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8. Rendering of Trite and Original Devices


A translator should be fully aware of the degree of expressiveness of stylistic devices used in the text. A line of distinction must be drawn between what is stylistically trite and what is stylistically original. It especially refers to lexical stylistic devices: deliberate mixing of words belonging to different layers of the vocabulary, metaphors, metonymies, epithets, similes, etc. stylistic equivalence is a fundamental requirement.

Publicist and newspaper styles have different accepted norms in English and in Ukrainian and in conformity with these norms certain stylistic modifications may be necessary. For instance, colloquial and even slang words are frequently used in English newspaper style and therefore a typical modification in translating English newspaper texts into Ukrainian is a switch from colloquial or neutral to literary. Such changes are due to a somewhat greater orientation of Ukrainian newspaper style towards literary norms and standards.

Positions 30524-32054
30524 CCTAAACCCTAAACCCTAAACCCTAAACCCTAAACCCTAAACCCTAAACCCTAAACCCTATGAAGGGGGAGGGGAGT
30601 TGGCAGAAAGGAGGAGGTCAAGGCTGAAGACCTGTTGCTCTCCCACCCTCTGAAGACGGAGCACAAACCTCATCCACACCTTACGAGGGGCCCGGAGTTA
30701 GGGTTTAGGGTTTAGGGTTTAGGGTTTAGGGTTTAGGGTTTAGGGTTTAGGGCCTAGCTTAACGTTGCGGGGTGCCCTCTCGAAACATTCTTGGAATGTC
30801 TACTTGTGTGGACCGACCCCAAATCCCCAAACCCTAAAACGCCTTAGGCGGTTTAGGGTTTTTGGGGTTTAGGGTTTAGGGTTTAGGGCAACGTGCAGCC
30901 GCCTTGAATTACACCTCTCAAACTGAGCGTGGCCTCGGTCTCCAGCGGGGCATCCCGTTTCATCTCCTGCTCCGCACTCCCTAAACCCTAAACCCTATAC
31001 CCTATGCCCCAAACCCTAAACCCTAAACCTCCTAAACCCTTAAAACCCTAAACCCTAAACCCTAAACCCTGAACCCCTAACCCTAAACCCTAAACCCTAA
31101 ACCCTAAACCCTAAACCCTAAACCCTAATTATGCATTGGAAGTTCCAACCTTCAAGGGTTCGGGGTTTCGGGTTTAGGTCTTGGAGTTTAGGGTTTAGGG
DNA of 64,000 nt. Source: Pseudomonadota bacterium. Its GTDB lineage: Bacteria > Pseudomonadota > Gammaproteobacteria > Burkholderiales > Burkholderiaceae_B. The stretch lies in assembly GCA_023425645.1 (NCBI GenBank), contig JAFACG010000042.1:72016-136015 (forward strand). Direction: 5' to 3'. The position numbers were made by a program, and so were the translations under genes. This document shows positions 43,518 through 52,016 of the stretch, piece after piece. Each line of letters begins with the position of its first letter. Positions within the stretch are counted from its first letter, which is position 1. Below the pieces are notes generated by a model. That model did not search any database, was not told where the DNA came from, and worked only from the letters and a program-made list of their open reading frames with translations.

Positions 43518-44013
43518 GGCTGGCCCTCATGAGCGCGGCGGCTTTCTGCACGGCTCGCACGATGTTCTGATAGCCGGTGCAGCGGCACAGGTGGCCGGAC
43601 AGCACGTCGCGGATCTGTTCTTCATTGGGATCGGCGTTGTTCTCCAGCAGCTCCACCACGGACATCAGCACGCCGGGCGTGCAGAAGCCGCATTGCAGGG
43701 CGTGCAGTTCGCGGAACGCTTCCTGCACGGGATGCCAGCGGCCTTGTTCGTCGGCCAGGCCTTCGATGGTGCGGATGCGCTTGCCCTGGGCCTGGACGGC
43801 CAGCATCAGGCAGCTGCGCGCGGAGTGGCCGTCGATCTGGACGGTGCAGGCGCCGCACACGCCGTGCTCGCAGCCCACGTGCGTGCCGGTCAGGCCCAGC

You don’t have to be a history buff to enjoy historic houses in Britain but it helps.

Не треба бути істориком-педантом, щоб насолоджуватися відвідуванням історичних будівель, але це допомагає.


The word “buff” is a highly colloquial, if not slangy word, meaning “a dull, slow-witted person” (Webster III). In the translation its stylistic reference is elevated and it is rendered by a literary word (педант).